I know who Grace Dent is. I occasionally read her restaurant reviews in The Guardian and in other publications over the years and she generally makes me laugh. I know her as a talking head on nostalgia programmes reminiscing about a biscuit or forgotten gem of Children’s TV. I don’t know much more than that about her but my interest was certainly piqued by the arrival of this work. Subtitled “A memoir of wanting more”, when I finished it I was the one who was certainly wanting more.
Grace won me over from the Epigraph which conveys the wisdom of Coronation Street’s Ena Sharples circa 1965; “When I was a little lass, the world was half a dozen streets, an’ a bit of waste land, an’ the rest was all talk.” Grace’s all talk is an upbringing in Carlisle and the importance food played in her working class Cumbrian home runs throughout as she develops a palate from the tinned Fray Bentos pie to unimaginably posh food at top London restaurants. As Grace moves into a world of journalism, London magazines, working with Piers Morgan (life’s not always a bowl of cherries, I suppose) she remains the girl who swung around lampposts waiting to be called in for her tea.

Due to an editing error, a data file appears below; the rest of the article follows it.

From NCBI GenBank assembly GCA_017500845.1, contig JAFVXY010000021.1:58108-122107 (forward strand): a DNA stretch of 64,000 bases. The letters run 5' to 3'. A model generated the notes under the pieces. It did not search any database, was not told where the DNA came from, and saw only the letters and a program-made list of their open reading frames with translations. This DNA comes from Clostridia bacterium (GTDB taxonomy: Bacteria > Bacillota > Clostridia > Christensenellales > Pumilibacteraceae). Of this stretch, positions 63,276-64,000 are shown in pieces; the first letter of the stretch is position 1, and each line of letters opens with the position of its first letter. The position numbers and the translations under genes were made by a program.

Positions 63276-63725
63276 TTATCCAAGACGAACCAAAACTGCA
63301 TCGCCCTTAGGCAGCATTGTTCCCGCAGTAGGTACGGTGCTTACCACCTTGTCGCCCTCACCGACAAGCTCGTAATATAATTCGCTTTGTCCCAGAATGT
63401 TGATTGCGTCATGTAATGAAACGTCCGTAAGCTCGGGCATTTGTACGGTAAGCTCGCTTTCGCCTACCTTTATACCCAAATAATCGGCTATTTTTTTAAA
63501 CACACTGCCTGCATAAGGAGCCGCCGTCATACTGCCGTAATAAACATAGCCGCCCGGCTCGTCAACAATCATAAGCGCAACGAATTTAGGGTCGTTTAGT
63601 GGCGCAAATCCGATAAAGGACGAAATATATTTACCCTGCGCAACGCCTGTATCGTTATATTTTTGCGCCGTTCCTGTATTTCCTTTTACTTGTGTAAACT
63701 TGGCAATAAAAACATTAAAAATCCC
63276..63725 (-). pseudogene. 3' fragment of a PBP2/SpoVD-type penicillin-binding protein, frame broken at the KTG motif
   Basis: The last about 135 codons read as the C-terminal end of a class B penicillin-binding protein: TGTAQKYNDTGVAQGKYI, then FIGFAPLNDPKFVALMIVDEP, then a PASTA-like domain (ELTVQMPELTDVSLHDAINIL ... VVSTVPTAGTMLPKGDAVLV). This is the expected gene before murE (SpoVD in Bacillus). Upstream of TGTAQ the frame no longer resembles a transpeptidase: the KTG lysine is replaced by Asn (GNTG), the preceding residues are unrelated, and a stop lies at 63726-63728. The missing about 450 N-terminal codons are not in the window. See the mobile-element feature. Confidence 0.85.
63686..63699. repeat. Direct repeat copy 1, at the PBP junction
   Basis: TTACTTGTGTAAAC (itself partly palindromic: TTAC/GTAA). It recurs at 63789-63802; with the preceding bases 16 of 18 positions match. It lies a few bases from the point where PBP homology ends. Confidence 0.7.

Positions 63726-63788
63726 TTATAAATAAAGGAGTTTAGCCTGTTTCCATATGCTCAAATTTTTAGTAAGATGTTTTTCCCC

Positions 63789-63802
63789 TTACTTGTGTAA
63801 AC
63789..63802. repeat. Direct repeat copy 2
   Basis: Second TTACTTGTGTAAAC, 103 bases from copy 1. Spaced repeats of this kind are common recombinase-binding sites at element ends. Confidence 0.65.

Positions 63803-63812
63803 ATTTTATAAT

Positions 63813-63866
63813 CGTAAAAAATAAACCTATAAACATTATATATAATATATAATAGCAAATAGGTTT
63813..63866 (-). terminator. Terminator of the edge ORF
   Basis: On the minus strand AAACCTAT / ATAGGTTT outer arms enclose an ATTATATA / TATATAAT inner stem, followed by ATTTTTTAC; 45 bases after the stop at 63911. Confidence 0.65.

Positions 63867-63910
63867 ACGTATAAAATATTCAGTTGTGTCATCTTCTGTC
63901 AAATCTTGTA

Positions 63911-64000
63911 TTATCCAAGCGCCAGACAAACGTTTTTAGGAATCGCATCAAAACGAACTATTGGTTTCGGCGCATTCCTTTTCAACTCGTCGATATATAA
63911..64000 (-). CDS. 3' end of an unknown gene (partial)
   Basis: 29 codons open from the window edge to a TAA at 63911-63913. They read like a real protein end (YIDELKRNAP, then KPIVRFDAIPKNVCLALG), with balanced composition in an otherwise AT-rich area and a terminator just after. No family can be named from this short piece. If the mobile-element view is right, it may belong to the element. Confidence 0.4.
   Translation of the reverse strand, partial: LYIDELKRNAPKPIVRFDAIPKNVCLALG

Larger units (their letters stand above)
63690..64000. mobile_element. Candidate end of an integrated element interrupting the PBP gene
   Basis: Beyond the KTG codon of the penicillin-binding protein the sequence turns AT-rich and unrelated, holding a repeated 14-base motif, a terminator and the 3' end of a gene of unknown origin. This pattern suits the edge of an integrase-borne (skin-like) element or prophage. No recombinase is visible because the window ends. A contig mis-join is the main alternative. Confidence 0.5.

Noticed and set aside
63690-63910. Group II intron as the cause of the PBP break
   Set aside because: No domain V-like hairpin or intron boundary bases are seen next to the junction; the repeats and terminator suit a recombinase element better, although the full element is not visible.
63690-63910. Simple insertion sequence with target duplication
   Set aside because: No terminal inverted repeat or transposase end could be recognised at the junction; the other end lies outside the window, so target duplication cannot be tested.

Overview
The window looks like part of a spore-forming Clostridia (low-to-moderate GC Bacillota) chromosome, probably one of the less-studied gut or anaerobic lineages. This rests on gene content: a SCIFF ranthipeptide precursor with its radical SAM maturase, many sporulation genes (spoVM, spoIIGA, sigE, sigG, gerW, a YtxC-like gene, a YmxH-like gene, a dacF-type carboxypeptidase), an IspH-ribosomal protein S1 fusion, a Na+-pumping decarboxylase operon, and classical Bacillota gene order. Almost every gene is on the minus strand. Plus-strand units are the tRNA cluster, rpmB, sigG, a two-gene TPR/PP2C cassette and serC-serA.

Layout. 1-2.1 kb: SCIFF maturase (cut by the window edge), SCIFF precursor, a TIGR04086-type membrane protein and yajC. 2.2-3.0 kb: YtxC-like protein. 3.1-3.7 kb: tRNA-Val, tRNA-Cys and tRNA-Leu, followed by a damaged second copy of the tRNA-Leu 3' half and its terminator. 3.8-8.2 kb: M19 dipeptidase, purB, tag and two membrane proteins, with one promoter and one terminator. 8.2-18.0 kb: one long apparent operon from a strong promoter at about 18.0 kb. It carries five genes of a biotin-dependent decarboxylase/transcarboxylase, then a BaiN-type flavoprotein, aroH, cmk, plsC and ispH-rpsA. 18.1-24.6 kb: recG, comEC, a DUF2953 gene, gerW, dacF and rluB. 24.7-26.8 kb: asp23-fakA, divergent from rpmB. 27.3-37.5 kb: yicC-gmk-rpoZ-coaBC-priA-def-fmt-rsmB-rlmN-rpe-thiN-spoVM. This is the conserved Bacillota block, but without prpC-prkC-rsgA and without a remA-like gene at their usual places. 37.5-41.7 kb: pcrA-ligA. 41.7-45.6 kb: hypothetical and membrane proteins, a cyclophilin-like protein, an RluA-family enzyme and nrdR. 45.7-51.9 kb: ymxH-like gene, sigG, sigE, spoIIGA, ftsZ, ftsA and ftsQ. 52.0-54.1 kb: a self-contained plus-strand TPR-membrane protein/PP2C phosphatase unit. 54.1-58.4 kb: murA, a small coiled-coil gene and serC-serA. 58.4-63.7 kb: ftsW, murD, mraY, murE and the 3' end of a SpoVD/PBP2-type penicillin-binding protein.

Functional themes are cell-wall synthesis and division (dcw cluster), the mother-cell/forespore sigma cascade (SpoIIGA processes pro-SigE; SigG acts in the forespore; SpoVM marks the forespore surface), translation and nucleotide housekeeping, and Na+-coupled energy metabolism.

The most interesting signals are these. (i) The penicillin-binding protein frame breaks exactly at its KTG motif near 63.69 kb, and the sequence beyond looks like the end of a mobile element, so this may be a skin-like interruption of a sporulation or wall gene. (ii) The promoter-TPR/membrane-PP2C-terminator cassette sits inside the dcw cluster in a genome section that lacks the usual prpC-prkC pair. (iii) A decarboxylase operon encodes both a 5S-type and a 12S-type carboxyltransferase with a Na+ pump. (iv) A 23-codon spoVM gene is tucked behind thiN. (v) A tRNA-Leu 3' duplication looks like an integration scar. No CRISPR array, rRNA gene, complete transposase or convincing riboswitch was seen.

Her relationship with family is beautifully conveyed, especially her parents and particularly her Dad as he begins to slip away from them with dementia which as the book moves towards the present day has a potent pull on Grace’s priorities.
It is full of superb observations on life and the recalling of the 80’s and 90’s is palpable. I relished her reflections, such as the most significant person in eighties Cumbria being the woman who worked in the big Asda in Carlisle with the price reduction gun. I like a memoir where the writer carries you along establishing points of common contact and yet telling their own story and I think Grace Dent does this brilliantly here.
I haven’t enjoyed a food-based memoir as much since Nigel Slater’s “Toast” (2003) and like that book it is the people fuelled by the food who really are memorable.
Hungry was published by Mudlark on 29th October 2020. Many thanks to the publishers and Netgalley for the review copy.
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